Frozen transit

Location: Over the Pacific Ocean somewhere
Time zone: Pacific Standard Time

Turbulence, bad enough that they suspended beverage service. I shouldn't be surprised, since the flight from Seattle to San Francisco was rough and the route from SF to Beijing covers the same general area at the start. On the news this morning I saw a big weather system over the northeast Pacific, and that's where we are. Good thing I got my Bacardi and Pepsi before the crew had to strap in, though it's a challenge to pour from the can into the little cup with the ice without spilling. So far so good.

The movie showing right now is The DaVinci Code, which I saw two weeks ago on the eastbound flight, so I've got The Rough Guide to Bollywood on the Zen. I finished A Deepness in the Sky as we waited on the tarmac at SFO. Very good book - not surprising given the quality of the other Vernor Vinge books I've read. He manages to straddle big concepts and human-level things very nicely.

This is one of the roughest flights I've been on. I try to relax and smile and treat it like a rollercoaster ride where you can't see what's coming next. Whee! Rum on an empty stomach might in this case might actually be a benefit...

I hope it doesn't last too long, though, since I didn't get anything to eat in SF.


Location: Over the Bering Strait
Time zone: Approximately on the International Date Line
Sometime during Little Miss Sunshine, around the time when the family arrives at the pageant, even Kafka on the Shore couldn't keep me awake and I turned off my reading light for a nap. Not long after that, more turbulence woke me up. The credits for the movie were running, so I knew it hadn't been long. I saw that the guy next to me was out of his seat, and started to get up, taking advantage of his absence to escape my window seat. Just then they turned the seatbelt light back on. I opened my window shade to see a bizarre scene below. It didn't even look like something from this planet, but I know things often look strange from high above. It was like giant sheets of ice suspended over nothingness. And above it all, in a strange blue fading sky, was a full moon. I quickly pulled out the camera, though I have little hope it could capture the scene. When the trip display came back on the screen, I saw that we were passing over the Bering Strait.

Location: Over the Sea of Okhotsk
Time zone: Unknown

And now I'm looking down on the barren white mountains of eastern Siberia with late afternoon sun turning the snow a little pink. I'm very glad I'm six and a half miles above it. Still six hours to go. The land below is incredibly desolate, just thousands of bare mountains dusted with white. I wonder if they have a brief season of green there. The land seems so empty, and I can easily imagine that even in the long history of humankind, there are many of those valleys and ridges that no person has ever walked upon. Why would anyone? There's nothing there, and surely not much to eat for any kind of animal, and it's not on the way from anywhere to anywhere unless you get to the age of air travel.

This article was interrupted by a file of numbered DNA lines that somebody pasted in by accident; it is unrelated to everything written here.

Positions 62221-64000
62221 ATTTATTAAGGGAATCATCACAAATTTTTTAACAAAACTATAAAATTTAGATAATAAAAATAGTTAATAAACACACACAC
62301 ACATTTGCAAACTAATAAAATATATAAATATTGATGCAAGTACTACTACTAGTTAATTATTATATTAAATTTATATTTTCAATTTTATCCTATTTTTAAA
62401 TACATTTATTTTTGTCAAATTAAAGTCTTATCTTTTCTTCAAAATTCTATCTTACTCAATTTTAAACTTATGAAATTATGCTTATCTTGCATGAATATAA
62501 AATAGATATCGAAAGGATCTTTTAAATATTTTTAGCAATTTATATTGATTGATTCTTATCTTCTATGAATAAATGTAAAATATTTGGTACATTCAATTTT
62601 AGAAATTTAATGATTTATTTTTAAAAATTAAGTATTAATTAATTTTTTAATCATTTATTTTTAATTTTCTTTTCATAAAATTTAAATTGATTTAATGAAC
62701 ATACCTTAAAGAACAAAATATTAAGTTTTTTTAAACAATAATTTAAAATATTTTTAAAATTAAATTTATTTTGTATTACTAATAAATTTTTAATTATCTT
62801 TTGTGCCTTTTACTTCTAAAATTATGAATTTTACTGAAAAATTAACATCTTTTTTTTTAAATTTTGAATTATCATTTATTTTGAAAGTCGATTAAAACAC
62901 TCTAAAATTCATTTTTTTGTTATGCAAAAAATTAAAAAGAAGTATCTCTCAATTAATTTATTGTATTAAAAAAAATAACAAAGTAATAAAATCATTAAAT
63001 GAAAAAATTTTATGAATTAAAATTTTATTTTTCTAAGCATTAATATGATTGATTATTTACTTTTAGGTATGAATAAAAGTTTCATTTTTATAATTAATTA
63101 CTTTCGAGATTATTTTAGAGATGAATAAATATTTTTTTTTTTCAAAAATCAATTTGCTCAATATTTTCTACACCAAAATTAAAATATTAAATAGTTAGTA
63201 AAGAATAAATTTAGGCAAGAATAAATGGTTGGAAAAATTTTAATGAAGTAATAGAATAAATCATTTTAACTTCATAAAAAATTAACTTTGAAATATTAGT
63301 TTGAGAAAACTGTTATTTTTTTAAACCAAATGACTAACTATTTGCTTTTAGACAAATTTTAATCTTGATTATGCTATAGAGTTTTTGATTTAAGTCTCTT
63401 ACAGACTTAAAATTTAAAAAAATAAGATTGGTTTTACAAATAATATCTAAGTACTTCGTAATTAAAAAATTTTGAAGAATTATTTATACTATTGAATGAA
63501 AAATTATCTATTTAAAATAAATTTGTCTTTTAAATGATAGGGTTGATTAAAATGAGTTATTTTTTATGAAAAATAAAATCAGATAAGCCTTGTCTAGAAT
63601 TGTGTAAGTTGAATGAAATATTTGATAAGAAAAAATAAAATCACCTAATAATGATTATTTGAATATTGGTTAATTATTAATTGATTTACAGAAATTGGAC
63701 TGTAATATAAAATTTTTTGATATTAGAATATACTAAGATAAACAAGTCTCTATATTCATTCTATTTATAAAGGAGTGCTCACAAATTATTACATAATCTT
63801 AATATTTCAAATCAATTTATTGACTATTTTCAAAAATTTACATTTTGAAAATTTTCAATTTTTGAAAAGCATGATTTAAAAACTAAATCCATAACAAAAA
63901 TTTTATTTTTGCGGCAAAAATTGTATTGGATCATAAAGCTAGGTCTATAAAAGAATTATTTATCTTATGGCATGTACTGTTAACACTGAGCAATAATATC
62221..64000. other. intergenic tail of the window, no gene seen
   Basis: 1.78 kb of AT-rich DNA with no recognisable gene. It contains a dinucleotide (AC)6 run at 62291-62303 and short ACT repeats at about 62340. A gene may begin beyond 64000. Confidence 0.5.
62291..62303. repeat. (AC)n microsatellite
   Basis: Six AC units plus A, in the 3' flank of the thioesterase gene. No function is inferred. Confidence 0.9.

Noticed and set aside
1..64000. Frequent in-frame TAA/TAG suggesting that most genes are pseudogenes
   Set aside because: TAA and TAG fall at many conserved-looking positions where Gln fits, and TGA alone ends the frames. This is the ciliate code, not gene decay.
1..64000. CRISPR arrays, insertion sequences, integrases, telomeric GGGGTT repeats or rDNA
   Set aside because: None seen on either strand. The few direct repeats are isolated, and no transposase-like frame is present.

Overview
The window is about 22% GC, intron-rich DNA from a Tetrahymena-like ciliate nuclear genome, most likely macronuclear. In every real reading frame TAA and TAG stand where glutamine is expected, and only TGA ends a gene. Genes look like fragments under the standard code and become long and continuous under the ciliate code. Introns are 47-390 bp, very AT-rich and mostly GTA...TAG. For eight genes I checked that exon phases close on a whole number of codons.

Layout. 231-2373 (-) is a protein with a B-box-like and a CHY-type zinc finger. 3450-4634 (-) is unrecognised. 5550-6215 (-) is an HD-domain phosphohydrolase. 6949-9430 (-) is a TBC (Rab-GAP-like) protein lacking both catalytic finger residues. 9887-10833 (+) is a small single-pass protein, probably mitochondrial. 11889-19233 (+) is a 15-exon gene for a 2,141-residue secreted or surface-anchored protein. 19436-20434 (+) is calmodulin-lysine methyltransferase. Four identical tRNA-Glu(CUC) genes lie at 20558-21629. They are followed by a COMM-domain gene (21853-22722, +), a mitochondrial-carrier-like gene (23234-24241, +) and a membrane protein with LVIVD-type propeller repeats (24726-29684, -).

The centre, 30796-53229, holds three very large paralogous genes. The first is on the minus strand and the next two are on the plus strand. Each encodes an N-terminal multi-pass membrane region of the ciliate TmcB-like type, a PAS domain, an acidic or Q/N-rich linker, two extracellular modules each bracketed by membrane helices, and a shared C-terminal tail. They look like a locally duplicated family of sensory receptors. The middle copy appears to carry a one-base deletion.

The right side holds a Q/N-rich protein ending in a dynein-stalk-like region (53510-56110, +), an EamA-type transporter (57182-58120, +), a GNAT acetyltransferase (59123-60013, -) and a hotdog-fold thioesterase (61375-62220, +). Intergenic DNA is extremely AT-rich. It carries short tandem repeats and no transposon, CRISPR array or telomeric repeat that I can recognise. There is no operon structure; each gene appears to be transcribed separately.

The ice looks different here in the Sea of Okhotsk, more fragile, kind of like crumpled wax paper pressed between two sheets of glass.

Location: Over some part of Siberia
Time zone: Probably the same as China Standard Time

I’ve started seeing roads and the geometric patterns of agriculture, and I am comforted by the knowledge that I am once again traversing the world of human beings.

I would like to publicly thank the artists whose presence on my Zen made the trip more bearable: Shylock, Dizzy Gillespie, Danielle Dax, the Strawbs, Michael Brook, Miroslav Vitous, Tasavallan Presidentti, Richard Thompson and the rest. Thanks also to Vernor Vinge and Haruki Murakami for writing such enjoyable books.

Location: Beijing, China
Time zone (internal): Undetermined

I'm sure I could say more, but it's past 9:30 and I'm more asleep than awake. My coworker TG brought me some leftover pizza from the place across the street to fill the void in my refrigerator (and stomach), and CL sent an email excusing me from going to the office tomorrow.

Apparently, the internet connection from here to the US has been unreliable lately due to the earthquake off Taiwan. Oh, joy.


  1. Glad you made it back okay, shaken, not stirred. We came back from Pullman yesterday in a snowstorm and m didn't handle it very well. (she says)
    Love you and take care.

  2. Glad you made it back in one piece! I had 2 rough flights recently and we were strapped in the whole time, bouncing like crazy. Take care.